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Sharon Thomson, BS
Judy Ugwuegbu, PharmD Twitter
Kimberly Montez, MD, MPH Twitter
Sarah Langdon, MPH, MCHES
Scott Best, MBA Twitter
Daniel Sostaita, BA, MDiv
Michelle Franklin, RN, PhD Twitter
Rachel Zimmer, RN, DNP, AGPCNP-C Twitter


Food insecurity (FI) is a growing public health problem. Produce prescriptions are known to improve healthy eating and decrease FI; however, few studies have incorporated community voice prior to its implementation. In this study, we aimed to elicit perspectives of individuals at risk for FI and the potential impact of a fresh food prescription (FFRx) program.


We conducted this qualitative descriptive study through an academic medical center in collaboration with community partners. We conducted focus groups involving Latinx (N = 16) and African-American (N = 8) adults in community settings. Data were interpreted using an inductive thematic analysis.


Three overarching themes emerged: (1) fresh food accessibility was limited by cost, house-hold size, and transportation but enhanced by food pantries, budgeting, and education; (2) cooking behaviors were curbed by time constraints and unfamiliarity but propagated by passion, traditions, and communal practices; and (3) health and wellness deterrents included unhealthy diets driven by cultural and familial norms; however, weight loss and awareness of comorbidities were positive motivators. Participants shared their preference for local produce and cooking classes as components of a FFRx program while raising concerns about low participation due to the stigma of receiving aid.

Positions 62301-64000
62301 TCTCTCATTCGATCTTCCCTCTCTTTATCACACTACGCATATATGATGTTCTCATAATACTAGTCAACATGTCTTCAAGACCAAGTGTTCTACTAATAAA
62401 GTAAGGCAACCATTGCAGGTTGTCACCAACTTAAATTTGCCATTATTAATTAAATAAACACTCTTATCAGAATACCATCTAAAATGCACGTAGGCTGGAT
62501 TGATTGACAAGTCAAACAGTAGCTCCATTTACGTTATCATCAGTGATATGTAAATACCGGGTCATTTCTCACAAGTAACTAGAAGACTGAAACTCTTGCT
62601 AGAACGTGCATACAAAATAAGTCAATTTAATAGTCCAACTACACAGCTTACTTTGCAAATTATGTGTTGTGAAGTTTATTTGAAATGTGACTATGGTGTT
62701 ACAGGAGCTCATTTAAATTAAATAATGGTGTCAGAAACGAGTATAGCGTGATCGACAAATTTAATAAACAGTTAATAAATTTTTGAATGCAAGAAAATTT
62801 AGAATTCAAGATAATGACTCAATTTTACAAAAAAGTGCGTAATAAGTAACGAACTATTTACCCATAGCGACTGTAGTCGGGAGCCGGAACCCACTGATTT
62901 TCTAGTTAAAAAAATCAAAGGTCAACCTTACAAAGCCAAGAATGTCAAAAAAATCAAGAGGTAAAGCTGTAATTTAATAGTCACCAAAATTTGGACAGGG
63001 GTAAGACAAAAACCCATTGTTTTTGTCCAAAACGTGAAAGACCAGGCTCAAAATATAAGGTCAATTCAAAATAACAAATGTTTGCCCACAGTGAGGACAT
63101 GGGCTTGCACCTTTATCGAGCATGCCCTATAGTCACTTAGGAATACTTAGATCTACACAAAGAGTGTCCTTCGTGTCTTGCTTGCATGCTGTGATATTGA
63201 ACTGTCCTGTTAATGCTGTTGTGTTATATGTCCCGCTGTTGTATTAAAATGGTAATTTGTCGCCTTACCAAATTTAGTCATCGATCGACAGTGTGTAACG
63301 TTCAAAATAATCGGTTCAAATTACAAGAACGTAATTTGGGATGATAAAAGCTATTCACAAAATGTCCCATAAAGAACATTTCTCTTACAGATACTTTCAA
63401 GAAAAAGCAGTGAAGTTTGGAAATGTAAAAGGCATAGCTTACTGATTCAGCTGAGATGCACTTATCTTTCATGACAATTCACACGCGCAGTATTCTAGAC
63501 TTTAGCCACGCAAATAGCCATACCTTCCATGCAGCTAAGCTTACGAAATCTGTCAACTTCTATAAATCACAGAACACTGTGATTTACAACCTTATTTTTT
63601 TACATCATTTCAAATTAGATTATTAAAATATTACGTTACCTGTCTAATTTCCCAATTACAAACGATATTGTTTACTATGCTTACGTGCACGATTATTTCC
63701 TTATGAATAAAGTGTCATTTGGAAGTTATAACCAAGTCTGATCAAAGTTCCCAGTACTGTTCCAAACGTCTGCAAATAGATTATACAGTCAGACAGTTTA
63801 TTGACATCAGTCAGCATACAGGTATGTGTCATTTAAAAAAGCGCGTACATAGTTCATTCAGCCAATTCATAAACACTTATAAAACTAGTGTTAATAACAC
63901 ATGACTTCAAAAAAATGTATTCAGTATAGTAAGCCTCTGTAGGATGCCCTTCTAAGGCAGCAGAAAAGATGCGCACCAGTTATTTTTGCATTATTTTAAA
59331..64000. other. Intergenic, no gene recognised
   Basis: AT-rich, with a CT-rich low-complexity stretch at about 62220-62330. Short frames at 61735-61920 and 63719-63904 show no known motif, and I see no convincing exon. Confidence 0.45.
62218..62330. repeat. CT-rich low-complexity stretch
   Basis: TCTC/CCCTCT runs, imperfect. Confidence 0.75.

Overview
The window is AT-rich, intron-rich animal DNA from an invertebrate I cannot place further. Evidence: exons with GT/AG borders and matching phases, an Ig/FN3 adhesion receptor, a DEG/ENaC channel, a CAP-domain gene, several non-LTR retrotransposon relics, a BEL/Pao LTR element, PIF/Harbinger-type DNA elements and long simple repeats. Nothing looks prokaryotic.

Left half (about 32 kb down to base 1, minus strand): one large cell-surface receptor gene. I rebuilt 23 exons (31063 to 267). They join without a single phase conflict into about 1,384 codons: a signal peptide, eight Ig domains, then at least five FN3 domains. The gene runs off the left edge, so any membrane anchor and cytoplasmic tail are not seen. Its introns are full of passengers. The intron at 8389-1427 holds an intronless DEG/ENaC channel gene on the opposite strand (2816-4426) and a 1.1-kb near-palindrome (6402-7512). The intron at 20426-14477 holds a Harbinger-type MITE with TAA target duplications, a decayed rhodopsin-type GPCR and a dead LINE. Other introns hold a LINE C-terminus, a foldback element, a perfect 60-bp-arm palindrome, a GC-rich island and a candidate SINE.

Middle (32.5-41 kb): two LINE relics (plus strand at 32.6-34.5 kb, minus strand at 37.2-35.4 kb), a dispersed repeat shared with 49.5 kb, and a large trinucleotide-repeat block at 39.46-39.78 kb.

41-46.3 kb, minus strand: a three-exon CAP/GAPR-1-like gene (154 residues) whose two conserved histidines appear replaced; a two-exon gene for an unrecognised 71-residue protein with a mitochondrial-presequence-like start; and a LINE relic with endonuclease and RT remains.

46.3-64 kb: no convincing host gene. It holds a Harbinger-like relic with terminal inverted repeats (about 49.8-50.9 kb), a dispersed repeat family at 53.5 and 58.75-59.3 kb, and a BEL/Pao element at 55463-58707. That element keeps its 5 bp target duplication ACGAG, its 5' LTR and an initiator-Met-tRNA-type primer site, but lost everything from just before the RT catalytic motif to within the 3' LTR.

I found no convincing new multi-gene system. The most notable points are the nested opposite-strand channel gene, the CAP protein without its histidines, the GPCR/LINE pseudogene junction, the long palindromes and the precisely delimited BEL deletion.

Our findings illuminated interest in engaging in a FFRx program and learning ways to prepare healthy foods. A program distributing fresh produce and healthy lifestyle education could close gaps identified in African-American and Latinx communities at risk for FI.

Source: Health Behavior and Policy Review, Volume 9, Number 1, January 2022, pp. 670-682(13)
Publisher: Paris Scholar Publishing Ltd.